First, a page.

Fortune Beckons: Japan’s Lucky Cat Figurines

Richard Medhurst [Profile]

[2014.08.01] Read in: FRANÇAIS | ESPAÑOL | العربية | Русский |

One cat with its paw up beckoning you forward can be cute. When you’re up against a whole army, though, it’s disconcerting.

These cats, known as manekineko, are said to bring good fortune and are a common sight in Japan at the entrance to shops and restaurants. They come in many different varieties, which is one reason why it’s unsettling to find a uniform group differentiated only by size. It’s a bit like facing a crowd at a sports event or political rally.

Murky Origins

The feline throng can be found in Gōtokuji, a temple in Setagaya, Tokyo. According to legend, a seventeenth-century lord of the Hikone domain (today part of Shiga Prefecture) was passing by when a cat sprang up and beckoned him into the temple grounds. He was glad he accepted its invitation, as a sudden rainstorm pelted down and he avoided a soaking. In gratitude, he made major donations and designated his place of shelter as his family temple.

An area of the temple was set aside for the cats as part of the worship of the Bodhisattva Kannon, the goddess (sometimes god) of mercy. When their prayers were granted, people made offerings of manekineko in thanks. Thus the collection began. There may have been a bit more of a mixture of styles in the early days, but now the only ones on display are the temple-approved white cats.

Some say this was where beckoning cats began, but there are plenty of other theories. Imado Shrine, also in Tokyo, makes one of the more famous claims with its story of an old woman who had to let her cat go because she was too poor to feed it. The cat came to her in a dream and suggested she start making ceramic figurines in its image—she did so, and the manekineko was born.

While it’s difficult to choose between these and other murky origin stories, we can at least say that the cat at Gōtokuji was the inspiration for one of the first superstar city mascots. Hikonyan, a cat samurai created in 2007, takes his name from his home city of Hikone in Shiga Prefecture and nyan, the Japanese for “meow.” The decision to commemorate the rain escape shows that a strong connection clearly remains between the Tokyo temple and the western Japanese city.

Many, Many Manekineko

The manekineko beckon in the Japanese way, with the palm facing downward—to someone from an English-speaking country they might look like they’re waving. It’s commonly said that a cat with its right paw raised brings money, while a leftie invite draws in customers. Why not go all the way and make cats with both paws raised? Some do, but it’s generally considered cheating—and it looks too much like a banzai cheer anyway.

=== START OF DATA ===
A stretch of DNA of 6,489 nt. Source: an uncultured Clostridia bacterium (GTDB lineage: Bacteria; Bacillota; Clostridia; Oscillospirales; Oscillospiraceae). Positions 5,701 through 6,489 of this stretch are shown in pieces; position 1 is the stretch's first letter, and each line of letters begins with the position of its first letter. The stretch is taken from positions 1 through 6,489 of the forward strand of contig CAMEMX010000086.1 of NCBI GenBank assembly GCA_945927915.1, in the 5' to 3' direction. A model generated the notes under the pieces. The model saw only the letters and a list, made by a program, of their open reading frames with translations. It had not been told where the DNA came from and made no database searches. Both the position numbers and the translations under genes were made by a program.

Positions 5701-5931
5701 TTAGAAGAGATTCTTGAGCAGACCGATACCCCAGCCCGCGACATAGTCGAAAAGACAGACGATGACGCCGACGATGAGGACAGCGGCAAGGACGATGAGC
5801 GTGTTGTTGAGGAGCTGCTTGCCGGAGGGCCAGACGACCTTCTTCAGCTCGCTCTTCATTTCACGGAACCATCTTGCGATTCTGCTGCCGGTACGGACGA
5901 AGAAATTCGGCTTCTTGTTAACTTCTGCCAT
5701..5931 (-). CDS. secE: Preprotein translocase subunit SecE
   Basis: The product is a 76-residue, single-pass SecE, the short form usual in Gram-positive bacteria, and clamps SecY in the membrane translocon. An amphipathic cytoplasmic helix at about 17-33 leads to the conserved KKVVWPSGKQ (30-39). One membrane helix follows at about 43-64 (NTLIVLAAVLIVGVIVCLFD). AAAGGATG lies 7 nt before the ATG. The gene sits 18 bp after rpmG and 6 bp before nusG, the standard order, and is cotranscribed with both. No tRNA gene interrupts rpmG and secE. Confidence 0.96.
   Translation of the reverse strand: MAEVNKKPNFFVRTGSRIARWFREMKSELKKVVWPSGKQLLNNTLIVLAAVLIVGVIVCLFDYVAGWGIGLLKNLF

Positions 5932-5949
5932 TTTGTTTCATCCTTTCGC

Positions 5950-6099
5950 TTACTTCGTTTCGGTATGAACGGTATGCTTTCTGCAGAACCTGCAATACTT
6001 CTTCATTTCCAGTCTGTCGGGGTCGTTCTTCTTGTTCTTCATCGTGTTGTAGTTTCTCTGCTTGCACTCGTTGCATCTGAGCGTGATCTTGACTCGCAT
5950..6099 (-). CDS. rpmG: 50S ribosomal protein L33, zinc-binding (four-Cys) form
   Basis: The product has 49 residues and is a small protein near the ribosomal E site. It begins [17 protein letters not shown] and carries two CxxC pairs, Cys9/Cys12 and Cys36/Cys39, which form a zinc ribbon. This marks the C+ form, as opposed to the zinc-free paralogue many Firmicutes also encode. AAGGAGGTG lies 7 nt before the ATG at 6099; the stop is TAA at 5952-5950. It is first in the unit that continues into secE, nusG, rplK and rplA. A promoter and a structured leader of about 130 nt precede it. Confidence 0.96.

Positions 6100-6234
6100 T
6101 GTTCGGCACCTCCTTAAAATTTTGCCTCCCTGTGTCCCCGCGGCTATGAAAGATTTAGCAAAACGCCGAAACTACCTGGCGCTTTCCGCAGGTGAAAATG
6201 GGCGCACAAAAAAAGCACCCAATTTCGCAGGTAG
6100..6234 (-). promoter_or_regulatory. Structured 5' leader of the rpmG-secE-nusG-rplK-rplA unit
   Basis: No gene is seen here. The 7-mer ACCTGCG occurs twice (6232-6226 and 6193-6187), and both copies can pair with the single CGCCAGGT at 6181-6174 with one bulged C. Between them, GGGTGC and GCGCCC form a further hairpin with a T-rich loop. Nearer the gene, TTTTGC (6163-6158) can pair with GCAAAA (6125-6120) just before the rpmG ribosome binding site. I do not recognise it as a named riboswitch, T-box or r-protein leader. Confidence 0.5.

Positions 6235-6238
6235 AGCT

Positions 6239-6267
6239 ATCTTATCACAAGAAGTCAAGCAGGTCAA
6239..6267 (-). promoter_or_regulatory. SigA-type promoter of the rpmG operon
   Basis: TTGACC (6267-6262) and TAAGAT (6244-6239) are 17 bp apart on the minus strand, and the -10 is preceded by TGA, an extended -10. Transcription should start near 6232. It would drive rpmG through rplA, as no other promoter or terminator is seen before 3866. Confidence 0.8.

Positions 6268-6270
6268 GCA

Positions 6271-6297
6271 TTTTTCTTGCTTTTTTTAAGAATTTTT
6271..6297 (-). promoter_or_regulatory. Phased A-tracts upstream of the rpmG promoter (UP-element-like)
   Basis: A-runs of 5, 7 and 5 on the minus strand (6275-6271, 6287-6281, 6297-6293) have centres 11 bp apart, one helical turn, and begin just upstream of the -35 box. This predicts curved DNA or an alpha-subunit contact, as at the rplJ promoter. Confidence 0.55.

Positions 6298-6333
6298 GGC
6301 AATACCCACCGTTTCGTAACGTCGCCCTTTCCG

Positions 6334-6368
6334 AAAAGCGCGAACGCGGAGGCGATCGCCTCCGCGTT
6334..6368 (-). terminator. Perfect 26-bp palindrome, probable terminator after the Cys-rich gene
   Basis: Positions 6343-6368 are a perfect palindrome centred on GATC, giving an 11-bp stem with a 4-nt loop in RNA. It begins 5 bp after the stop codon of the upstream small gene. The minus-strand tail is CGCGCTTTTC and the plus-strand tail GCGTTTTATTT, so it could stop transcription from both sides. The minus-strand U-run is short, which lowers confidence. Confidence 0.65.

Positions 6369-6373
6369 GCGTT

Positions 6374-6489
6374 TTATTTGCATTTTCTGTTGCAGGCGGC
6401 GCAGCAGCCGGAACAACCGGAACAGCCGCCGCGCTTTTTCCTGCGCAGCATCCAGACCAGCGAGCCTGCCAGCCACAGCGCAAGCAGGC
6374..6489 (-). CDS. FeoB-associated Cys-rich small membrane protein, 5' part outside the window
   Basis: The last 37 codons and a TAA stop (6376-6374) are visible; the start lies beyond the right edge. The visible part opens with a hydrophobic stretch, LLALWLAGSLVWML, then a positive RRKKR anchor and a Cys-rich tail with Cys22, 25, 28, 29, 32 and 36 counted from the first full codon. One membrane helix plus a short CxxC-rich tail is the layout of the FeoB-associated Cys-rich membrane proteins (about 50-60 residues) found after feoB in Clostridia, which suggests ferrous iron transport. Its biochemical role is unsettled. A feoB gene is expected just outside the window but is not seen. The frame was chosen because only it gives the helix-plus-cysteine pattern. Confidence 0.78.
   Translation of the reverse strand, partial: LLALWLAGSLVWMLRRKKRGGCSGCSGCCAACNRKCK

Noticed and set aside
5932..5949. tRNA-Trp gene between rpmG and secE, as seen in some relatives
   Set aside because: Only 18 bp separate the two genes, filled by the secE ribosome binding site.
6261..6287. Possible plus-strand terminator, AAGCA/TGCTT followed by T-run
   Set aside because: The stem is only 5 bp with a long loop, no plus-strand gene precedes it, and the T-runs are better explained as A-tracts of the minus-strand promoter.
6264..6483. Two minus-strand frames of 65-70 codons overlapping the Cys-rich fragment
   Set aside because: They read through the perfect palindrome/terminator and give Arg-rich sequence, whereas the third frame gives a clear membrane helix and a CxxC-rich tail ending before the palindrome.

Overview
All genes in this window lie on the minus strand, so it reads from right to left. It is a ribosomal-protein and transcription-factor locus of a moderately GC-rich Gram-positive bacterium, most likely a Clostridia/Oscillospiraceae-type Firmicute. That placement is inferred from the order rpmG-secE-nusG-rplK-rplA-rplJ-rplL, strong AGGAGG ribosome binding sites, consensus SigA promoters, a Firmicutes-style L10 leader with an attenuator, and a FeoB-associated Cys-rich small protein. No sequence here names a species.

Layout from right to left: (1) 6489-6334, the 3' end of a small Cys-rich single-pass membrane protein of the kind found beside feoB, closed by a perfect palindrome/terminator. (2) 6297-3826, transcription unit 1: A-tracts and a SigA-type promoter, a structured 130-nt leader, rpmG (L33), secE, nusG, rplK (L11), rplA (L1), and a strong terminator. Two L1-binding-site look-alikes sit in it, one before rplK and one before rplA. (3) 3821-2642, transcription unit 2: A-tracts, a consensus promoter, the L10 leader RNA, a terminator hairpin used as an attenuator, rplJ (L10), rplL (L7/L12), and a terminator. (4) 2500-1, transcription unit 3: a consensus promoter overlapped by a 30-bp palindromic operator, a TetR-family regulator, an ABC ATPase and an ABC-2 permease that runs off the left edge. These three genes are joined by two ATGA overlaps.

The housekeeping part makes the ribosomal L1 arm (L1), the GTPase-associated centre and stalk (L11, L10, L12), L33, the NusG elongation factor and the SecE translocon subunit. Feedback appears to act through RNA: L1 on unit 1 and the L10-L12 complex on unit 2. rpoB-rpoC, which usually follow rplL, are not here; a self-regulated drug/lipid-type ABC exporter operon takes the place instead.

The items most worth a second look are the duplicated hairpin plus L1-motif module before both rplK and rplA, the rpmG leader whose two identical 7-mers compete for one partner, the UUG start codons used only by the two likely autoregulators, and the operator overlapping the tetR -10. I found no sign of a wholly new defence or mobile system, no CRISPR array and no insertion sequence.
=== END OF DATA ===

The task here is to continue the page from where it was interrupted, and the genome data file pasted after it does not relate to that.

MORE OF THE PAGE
Different colors are also said to have different meanings. While the most common white cats are fairly generic, black cats are said to ward off evil spirits, red cats to drive away illness, and gold cats to bring the cash rolling in. Beyond these more traditional colors, it partly depends on who’s marketing the cats, but the concept of pink figurines for those who want to be lucky in love seems to have established itself.

Manekineko are now increasingly seen outside Japan, such as in Taiwan and particularly in various Chinatowns around the world, where they are commonly known as “lucky cats.” In fact, the Chinatown connection has become so strong many are mistaken into thinking they were originally Chinese. (I remember being surprised to see them popping up in London’s Chinatown in an episode of Sherlock.)

Under the Weather

One thing the cats at Gōtokuji don’t have that many of their fellow feline lucky charms do is a koban, an oval gold coin from the Edo period (1603–1868), clutched in the lowered paw. Again, the reason is not wholly clear, but it’s probably considered inappropriate to the temple setting. Incidentally, the popular proverb neko ni koban (meaning “a gold coin to a cat,” or idiomatically, “pearls before swine”) flatly contradicts the idea that cats know anything about money!

What they lack in financial resources they certainly make up for in numbers, at least at this temple. There must be about a thousand of them crammed into the small area. It makes me wonder if they’ll ever run out of space or if the older ones get replaced. Truth be told, some of the cats gathered on one side look a bit weather-beaten. It’s a little hard on the Gōtokuji manekineko who made their name by saving a samurai from a drenching.

  • [2014.08.01]

Translator and editor, Nippon.com. Received a master’s degree in modern and contemporary poetry from the University of Bristol in 2002. First came to Japan in the same year and taught English for three years in Chiba Prefecture. He has also lived in China and Korea. Worked in Imizu City Hall in Toyama Prefecture for five years until 2013, when he moved to Tokyo and started full-time translation. Joined Nippon.com in 2014.

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